United States President Donald Trump's advisor Kellyane Conway denfended his executive order of a sweeping refugee travel ban on Thursday (February 2) by citing a non-existent "massacre" committed by refugees.
"I bet it's brand new information to people that President Obama had a 6-month ban on the Iraqi refugee programme after two Iraqis came here to this country, were radicalised and they were the masterminds behind the Bowling Green massacre. It didn't get covered," Conway said in a TV interview with MSNBC's Chris Matthews.
However, what was curious about her statements was that none of it actually happened. The Obama administration did not ban the refugee programme and there is no such thing as the "Bowling Green massacre". The ban Conway was referencing to was a 2011 action taken by the Obama administration to put a a pause on the processing of refugees from Iraq after two Iraqi nationals were arrested over a failed attempt to send money and weapons to al-Qaida in Iraq.
Reports state that Conway, in her interview, may have been referring to the two Iraqis who lived in Bowling Green, Kentucky—Waad Ramadan Alwan and Mohanad Shareef Hammadi—who were granted refugee status when they came to the US in 2009. Both the men were reportedly arrested in May 2011 in a series of terrorism charges and were sentenced two years later after they pleaded guilty.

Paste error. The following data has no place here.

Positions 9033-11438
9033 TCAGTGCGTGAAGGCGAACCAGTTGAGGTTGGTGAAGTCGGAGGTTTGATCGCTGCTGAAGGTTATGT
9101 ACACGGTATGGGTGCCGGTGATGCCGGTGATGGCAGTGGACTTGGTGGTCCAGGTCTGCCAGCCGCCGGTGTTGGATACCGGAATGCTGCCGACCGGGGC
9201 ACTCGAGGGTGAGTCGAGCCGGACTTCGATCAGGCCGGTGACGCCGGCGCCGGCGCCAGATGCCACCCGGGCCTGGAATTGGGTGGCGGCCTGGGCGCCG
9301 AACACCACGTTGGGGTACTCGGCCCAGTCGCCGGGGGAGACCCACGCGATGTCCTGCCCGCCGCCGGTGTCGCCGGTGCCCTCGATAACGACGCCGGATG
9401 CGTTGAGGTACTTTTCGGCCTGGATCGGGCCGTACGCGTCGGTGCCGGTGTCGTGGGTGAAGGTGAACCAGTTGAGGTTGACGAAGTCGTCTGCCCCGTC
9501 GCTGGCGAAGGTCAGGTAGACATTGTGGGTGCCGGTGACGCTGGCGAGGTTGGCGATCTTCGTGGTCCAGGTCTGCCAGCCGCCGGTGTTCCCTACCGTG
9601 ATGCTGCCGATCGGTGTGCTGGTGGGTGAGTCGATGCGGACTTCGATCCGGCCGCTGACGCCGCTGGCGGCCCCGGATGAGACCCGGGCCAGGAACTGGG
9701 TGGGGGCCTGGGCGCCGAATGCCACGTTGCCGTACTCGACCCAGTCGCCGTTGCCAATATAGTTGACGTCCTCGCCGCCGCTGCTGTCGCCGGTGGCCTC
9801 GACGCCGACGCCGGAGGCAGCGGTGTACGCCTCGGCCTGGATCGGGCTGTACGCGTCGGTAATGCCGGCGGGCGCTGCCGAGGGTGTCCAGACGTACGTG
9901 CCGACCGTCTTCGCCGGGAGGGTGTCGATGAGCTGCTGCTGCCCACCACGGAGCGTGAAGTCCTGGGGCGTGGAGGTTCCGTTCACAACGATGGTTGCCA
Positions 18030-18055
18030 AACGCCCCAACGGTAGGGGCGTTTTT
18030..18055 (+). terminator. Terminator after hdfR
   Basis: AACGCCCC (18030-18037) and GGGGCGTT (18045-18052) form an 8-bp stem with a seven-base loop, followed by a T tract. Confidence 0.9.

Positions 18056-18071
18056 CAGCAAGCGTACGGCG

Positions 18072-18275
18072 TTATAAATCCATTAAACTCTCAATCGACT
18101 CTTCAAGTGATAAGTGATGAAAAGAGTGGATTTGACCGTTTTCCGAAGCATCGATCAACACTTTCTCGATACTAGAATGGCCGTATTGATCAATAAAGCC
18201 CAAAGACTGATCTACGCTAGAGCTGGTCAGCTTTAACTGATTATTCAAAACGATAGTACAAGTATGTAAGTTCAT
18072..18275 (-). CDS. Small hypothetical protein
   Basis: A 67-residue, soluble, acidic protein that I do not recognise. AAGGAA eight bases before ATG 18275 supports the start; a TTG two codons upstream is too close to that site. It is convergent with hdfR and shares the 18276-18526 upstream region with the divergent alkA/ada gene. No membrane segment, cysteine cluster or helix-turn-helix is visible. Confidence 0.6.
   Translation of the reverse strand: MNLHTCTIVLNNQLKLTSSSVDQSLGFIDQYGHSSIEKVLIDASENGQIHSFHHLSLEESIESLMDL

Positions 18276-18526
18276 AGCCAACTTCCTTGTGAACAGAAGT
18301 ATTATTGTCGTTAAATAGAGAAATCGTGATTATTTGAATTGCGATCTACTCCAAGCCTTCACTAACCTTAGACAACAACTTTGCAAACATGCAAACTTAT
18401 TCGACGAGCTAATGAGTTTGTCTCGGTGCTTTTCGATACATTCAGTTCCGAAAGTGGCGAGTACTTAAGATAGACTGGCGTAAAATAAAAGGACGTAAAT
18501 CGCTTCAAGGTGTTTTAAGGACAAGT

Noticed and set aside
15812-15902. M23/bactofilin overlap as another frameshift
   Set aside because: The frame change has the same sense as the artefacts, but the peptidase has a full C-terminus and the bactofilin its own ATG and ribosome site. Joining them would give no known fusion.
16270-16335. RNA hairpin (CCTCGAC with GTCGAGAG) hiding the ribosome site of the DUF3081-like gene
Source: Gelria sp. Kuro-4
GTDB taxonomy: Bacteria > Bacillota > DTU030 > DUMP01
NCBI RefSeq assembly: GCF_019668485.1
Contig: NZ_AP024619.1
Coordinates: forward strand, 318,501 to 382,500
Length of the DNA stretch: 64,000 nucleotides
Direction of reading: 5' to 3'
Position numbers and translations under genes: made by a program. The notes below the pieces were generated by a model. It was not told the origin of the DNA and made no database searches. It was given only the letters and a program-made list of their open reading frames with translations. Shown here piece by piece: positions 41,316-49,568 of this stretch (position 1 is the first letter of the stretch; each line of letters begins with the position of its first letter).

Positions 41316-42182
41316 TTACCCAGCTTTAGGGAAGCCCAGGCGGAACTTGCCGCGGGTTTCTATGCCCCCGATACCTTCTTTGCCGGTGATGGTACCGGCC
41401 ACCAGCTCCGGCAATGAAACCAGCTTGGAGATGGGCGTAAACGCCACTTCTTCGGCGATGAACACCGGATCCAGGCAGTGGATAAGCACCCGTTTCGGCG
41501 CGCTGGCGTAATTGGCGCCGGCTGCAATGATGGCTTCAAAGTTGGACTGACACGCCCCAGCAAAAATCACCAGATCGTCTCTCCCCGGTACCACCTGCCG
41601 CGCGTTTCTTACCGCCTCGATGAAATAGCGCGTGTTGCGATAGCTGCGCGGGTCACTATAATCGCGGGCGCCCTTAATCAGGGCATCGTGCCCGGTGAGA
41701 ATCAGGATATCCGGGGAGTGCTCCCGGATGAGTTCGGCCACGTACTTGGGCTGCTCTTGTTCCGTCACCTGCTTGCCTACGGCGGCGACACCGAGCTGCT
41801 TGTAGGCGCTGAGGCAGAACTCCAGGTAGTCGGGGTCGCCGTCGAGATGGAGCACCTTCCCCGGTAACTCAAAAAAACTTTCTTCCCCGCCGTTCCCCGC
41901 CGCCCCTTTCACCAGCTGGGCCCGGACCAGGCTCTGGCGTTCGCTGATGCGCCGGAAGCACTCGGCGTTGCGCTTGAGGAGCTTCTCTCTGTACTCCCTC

However, it was later found out that they were not planning to committ an act of terrorism on US soil. They were instead attempting to get weapons to al Qaeda in Iraq. The men were terrorists but they were not planning to attack anyone in the US, and they did not kill anyone in Bowling Green either.
The US Department of Justice, announcing their convictions in 2012, had said: "Neither was charged with plotting attacks within the United States."
According to the Cato Institute analysis of terrorist attacks on US soil between 1975 and 2015, the nationals of the seven Muslim-majority countries targetted by Trump in his refugee ban—Iran, Iraq, Syria, Yemen, Sudan, Libya and Somalia—have not killed any Americans, the Guardian reported.
The US president's executive actions on extreme vetting and visa ban applies to migrants, refugees and US legal residents—green-card holders—from Iraq, Iran, Sudan, Somalia, Syria, Libya and Yemen. There is an indefinite ban on the arrival of Syrian refugees. Trump cited "terrorism concerns" as the reason behind passing the order.